The New York Times has a fascinating documentary on the crack cocaine epidemic that gripped the United States in the 1980s. The short of it: The “crack baby” scare that threatened to spawn a generation of damaged children never materialized.
For those of you who may not recall, the mid-1980s were rife with hysteria surrounding cocaine–in particular crack cocaine–and the huge social toll it was taking on the U.S. New and little-understood, crack was associated with all kinds of social ills, including rising crime rates, poverty, and (far more nebulously) the escalating HIV/AIDS crisis. But for a moment, the “crack baby” alarm sounded the loudest–the country and its social system was about to be completely overwhelmed with a generation of babies who, due to prenatal exposure to crack cocaine, would be born with all kinds of mental deficiencies and health problems.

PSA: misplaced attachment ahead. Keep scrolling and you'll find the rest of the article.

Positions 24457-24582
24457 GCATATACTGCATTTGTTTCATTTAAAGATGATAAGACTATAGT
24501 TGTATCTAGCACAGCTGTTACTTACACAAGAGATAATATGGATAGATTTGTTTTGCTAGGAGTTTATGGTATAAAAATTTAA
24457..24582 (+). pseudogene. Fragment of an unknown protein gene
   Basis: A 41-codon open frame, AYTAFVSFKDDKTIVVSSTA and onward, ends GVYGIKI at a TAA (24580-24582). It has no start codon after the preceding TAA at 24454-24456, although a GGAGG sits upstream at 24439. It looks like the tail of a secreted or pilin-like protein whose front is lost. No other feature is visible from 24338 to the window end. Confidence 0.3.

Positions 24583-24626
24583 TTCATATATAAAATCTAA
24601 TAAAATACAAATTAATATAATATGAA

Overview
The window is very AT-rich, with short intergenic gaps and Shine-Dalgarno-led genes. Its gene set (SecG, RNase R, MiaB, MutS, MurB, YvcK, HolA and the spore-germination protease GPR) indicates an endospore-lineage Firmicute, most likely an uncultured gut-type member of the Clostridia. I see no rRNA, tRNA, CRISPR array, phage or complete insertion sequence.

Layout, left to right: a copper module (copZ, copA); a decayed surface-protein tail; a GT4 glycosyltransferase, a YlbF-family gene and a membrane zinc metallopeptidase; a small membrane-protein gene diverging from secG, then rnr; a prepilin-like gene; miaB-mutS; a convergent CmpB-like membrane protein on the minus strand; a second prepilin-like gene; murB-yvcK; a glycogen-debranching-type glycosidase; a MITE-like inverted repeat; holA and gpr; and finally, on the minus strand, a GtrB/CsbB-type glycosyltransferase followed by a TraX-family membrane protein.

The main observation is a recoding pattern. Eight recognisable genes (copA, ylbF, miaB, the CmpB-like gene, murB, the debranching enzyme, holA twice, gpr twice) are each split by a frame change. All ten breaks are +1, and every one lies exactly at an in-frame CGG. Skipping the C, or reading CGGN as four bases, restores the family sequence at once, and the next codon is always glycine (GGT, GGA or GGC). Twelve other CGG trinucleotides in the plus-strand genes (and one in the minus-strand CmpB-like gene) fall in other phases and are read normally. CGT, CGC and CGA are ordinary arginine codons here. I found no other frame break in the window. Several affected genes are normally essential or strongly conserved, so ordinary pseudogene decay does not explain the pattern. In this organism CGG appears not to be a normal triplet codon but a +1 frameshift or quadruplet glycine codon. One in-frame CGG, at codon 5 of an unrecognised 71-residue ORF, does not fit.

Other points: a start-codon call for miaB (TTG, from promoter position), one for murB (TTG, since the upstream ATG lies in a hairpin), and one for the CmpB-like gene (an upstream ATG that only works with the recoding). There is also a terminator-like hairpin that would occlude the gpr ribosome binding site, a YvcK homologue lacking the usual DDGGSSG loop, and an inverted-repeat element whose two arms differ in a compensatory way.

That generation of “crack babies” never emerged. Crack, which was described by some medical doctors as being as devastating to an unborn fetus as heroin, turned out to be less damaging than alcohol (which is far more widely used and carries greater risks for long-term fetal damage). The symptoms early research associated with “crack babies” turned out to be the same as the symptoms for any prematurely born baby.
How did science get it so wrong? The primary study behind the “crack baby” epidemic scare involved just 23 infants–a sample set too small to be meaningful. It also included only infants rather than adults who had been exposed to crack as infants. Later studies conducted on adults who had been prenatally exposed to crack often showed very small changes in their brains rather than the sweeping deficiencies predicted by the science of the time. It’s a lesson in what happens when a misreading of the data leads to a publicly accepted narrative, especially one that feeds on society’s collective fears about the future. Click through below to watch the mini-doc.
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